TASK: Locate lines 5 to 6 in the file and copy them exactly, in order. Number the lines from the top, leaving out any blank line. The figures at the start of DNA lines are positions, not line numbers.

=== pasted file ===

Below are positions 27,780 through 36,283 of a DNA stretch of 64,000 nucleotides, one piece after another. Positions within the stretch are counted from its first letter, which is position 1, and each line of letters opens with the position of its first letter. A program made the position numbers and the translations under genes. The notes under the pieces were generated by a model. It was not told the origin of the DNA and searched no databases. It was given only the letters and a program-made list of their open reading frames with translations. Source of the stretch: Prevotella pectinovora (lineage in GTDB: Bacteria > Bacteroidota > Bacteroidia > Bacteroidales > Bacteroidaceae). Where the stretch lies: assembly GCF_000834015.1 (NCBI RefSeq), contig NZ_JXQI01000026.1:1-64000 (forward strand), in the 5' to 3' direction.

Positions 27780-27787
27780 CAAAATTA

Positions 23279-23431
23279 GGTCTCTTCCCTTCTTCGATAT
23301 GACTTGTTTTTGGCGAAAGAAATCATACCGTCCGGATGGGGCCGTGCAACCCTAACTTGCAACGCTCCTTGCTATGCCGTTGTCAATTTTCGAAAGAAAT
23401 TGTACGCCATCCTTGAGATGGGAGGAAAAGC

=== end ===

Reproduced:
23279 GGTCTCTTCCCTTCTTCGATAT
23301 GACTTGTTTTTGGCGAAAGAAATCATACCGTCCGGATGGGGCCGTGCAACCCTAACTTGCAACGCTCCTTGCTATGCCGTTGTCAATTTTCGAAAGAAAT